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PRI's Environmental News Magazine

Revisiting Africa’s Great Green Wall

Air Date: Week of April 15, 2016

stream/download this segment as an MP3 file

Women plant and take care of a dozen different vegetables in their gardens. (Photo: Bobby Bascomb)

As human activity puts pressure on land in Africa and the planet warms, the Sahara desert threatens to overtake the arid Sahel region. But a bold initiative to plant a wall of trees 4,300 miles long across the continent could keep back the sands of the Sahara, improve degraded lands, and help alleviate poverty. We return to a 2012 Living on Earth story on the Great Green Wall, reported by Living on Earth’s Bobby Bascomb in Senegal.

Transcript

CURWOOD: It's Living on Earth, I'm Steve Curwood. To mark Earth Month – yes at Living on Earth, we believe our only planet deserves more than just a day – we’re celebrating by catching up on the progress of some stories we covered in the past. Today, we head to Africa, through a story Living on Earth’s Bobby Bascomb reported on back in 2012 – the ambitious plan to build a Great Green Wall of trees, at least 9 miles wide, to stretch more than 4,000 miles across the continent. The Great Green Wall is designed to encourage sustainable development and keep the Sahara desert from advancing further south as the planet heats up. And when it is finished it will cross 11 countries from Senegal and Mauritania in the west to Eritrea, Ethiopia and Djibouti in the east. Bobby reported from a village in the arid Sahel in Senegal where trees were already being planted to hold back the desert.

BASCOMB: The Peuhl are the dominant ethnic group in the Senegalese Sahel. Extremely tall and lean, they wear long flowing robes of emerald green and sapphire blue. They look like jewels against the rust colored sand and brown dry grass.

Traditionally nomadic, the Peuhl are now helping tend to the trees…. and gardens. One day a week women in the area volunteer to help care for gardens full of carrots, cabbages, tomatoes, even watermelon. On this day a group of women, including Guncier Yarati, is using the sides of their flip flops to mound the sandy soil around potato plants.


Women mound the dry dusty soil around their potato plants (Photo: Bobby Bascomb)

[SOUNDS OF SCRATCHING WITH FLIP FLOPS]

[SOUND OF WOMEN WORKING / LAUGHING UNDER]

YARATI: I like working here. I like working with my friends. We laugh and play while we work but what’s really great is that we have more diverse vegetables. We eat the vegetables and can sell them in the market as well.

BASCOMB: The closest market is about 30 miles away and before the gardens came along it was a day’s trek in a horse drawn cart to get fresh vegetables.

[WATERING SOUNDS]

BASCOMB: Most of the gardens are watered using drip irrigation. A hose with holes in it delivers just the right amount of water to each plant to minimize evaporation loss but some plants are watered by hand.

[SOUNDS OF FILLING WATER CANS]

BASCOMB: The women dip large plastic cans into a basin filled with water from a nearby well. Nime Sumaso pours her jug of water over some carrots.

[WATERING SOUND UNDER ACTUALITY]

SUMASO: When people came from Dakar and showed us that they could plant vegetables in their center we saw that it was a way to help women in the community so we knew the Great Green Wall project was important for us.

BASCOMB: It’s exactly that kind of community support that the government is hoping to garner. While women here mostly see benefits of the project in their gardens, the men have a different perspective.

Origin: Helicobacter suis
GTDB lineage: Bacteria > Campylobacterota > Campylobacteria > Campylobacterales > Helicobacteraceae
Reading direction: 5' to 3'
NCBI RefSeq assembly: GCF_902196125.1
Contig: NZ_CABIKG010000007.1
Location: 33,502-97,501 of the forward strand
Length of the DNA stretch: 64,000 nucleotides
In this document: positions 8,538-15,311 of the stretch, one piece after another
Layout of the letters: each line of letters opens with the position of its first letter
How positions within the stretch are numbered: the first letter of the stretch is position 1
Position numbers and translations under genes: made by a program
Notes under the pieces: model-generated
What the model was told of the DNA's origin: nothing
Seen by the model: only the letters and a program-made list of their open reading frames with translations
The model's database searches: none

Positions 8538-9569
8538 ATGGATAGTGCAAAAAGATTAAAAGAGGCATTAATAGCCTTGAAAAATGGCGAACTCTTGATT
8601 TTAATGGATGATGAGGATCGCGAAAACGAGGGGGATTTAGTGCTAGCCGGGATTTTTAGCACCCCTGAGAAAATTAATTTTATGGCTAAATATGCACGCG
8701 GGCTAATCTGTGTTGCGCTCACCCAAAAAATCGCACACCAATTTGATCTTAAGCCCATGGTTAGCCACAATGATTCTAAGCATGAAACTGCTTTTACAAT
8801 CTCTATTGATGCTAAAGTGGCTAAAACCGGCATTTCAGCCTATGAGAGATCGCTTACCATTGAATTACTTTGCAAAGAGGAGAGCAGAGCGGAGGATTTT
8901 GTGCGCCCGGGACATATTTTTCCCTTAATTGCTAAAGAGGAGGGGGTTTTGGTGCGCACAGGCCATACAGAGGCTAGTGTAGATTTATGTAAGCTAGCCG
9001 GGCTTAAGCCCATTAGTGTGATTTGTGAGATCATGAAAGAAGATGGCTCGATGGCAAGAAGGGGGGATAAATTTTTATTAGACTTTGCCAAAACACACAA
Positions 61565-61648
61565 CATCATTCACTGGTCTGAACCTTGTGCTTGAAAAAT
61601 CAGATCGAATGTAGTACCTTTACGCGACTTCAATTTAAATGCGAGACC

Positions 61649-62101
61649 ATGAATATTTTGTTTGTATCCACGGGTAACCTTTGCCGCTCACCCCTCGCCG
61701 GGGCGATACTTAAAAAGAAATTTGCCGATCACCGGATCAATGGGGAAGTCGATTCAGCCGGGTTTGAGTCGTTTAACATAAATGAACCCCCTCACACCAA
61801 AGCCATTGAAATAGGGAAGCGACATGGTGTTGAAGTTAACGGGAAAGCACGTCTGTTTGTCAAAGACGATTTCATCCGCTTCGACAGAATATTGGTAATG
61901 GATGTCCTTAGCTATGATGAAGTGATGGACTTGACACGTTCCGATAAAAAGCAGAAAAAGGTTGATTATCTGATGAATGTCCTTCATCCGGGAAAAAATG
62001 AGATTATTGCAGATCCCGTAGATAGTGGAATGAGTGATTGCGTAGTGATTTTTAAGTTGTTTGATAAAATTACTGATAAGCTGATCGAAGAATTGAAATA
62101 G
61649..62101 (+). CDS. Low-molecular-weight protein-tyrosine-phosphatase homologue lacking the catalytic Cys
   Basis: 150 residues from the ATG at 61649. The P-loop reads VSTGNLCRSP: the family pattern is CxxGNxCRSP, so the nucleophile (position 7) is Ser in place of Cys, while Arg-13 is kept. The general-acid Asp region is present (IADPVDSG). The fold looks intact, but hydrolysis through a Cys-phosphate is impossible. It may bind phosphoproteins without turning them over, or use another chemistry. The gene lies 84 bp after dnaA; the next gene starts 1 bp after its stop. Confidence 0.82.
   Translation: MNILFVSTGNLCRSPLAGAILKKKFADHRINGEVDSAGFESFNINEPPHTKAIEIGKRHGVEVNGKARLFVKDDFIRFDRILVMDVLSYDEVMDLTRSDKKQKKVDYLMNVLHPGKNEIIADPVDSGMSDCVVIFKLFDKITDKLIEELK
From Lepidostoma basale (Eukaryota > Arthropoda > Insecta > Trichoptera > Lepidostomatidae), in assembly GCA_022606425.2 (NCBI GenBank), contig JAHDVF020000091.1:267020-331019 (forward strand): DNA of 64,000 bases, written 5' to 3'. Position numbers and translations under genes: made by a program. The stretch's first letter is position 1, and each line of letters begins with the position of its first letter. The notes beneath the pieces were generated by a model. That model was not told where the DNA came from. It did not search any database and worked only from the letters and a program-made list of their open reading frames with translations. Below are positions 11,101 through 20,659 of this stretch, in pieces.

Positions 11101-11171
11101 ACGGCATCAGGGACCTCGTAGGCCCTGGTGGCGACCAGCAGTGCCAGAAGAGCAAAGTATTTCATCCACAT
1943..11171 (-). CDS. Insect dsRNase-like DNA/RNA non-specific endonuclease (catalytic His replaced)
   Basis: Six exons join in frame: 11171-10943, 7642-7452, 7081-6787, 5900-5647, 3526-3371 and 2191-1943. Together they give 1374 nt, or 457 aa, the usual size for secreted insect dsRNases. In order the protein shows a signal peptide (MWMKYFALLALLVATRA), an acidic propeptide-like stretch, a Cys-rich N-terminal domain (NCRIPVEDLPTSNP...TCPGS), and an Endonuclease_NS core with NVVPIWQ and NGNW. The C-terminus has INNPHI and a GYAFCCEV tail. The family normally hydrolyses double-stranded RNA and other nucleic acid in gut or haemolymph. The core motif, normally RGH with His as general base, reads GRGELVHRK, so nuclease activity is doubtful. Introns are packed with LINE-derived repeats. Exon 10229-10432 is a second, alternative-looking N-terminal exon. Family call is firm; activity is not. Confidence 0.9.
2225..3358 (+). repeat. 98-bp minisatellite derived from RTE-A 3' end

[COW SOUNDS, WATER TOWER SOUNDS]

BASCOMB: In the early morning white hump-backed cows with giant horns gather around water troughs. The Peuhl depend on their large herds of cows and goats for subsistence…. and livestock need a lot of water. French colonizers built water wells every 20 miles in this region. In an area that gets as little as 6 inches of rain each year, water is life.

[DONKEY CART SOUNDS THEN WATER TOWER AND COW SOUNDS]

BASCOMB: Scientists say the trees of the Great Green Wall will improve rainfall and recharge the water table. That pleases Alfaca, a local herdsman.

ALFACA: Planting trees is good for us. Those trees can bring water and water is our future. Water can solve our problem. We are praying for this project to continue.


Living on Earth’s Bobby Bascomb interviews a local herdsman called Alfaca. (Photo: Mark Fabian)

BASCOMB: Roughly 40 percent of Africa is affected by desertification, where non-desert land turns to desert. The United Nations says two-thirds of Africa’s arable land could be lost by 2025 if the desertification trend continues.

Everyone involved in the Great Green Wall agrees that the end goal is to help rural communities. But opinions vary on how the project will do that. African leaders envision the Great Green Wall as a literal wall of trees to keep back the desert. That’s what was proposed by the president of Nigeria, Olusegun Obasanjo, when he came up with the idea in 2005. But scientists and development agencies see it more as a metaphorical wall… a mosaic of different projects to alleviate poverty and improve degraded lands.

SINNASSAMY: Sustainable management of natural resources with the aim of reducing poverty, this is really our goal for this program.

BASCOMB: Jean-Marc Sinnassamy is a program officer with the Global Environment Facility, one of the funders of the Great Green Wall.

SINNASSAMY: We do not finance a tree planting initiative. It’s more related to agriculture, rural development, food security and sustainable land management than planting trees.

 

Links

Listen to the full original Living on Earth story on the Great Green Wall

Read Bobby Bascomb’s blog from Senegal

The Global Environment Facility on the Great Green Wall

Scientific American on the Great Green Wall

 

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